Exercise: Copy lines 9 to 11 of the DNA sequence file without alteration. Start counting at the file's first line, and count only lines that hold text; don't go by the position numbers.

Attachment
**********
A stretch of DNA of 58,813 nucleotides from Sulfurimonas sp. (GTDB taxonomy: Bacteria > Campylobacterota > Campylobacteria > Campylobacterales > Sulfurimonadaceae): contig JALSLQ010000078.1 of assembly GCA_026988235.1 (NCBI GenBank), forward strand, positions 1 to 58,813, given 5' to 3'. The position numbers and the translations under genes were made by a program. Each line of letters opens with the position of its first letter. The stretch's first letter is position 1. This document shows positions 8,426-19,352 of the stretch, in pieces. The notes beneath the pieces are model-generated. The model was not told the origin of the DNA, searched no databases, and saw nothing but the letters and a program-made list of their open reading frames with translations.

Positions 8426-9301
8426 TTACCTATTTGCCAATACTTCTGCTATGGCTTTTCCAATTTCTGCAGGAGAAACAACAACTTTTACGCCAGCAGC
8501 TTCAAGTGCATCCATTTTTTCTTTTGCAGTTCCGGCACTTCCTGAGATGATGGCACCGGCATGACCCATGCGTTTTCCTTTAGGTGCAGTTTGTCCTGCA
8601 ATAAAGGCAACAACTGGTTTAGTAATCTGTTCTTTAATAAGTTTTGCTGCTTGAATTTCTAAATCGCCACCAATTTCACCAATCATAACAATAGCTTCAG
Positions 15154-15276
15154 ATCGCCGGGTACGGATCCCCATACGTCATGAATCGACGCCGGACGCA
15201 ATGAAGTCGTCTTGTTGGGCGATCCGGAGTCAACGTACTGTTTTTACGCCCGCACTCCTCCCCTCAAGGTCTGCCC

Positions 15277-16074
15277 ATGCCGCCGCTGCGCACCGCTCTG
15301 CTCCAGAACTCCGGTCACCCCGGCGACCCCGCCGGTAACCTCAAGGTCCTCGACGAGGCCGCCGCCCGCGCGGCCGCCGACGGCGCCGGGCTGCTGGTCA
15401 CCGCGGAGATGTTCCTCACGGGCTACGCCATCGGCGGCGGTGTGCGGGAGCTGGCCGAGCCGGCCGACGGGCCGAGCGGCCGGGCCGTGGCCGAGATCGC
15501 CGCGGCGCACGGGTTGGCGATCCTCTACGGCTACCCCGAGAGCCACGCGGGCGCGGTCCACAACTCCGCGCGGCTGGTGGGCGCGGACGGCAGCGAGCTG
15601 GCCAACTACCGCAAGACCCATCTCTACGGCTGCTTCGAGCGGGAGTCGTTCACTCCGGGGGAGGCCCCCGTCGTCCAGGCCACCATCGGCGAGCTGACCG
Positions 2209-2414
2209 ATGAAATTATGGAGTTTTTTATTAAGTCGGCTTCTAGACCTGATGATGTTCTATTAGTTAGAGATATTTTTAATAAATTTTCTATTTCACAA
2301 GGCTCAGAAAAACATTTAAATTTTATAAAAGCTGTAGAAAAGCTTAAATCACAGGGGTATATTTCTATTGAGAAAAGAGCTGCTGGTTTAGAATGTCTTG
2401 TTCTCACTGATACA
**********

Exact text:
Positions 15277-16074
15277 ATGCCGCCGCTGCGCACCGCTCTG
15301 CTCCAGAACTCCGGTCACCCCGGCGACCCCGCCGGTAACCTCAAGGTCCTCGACGAGGCCGCCGCCCGCGCGGCCGCCGACGGCGCCGGGCTGCTGGTCA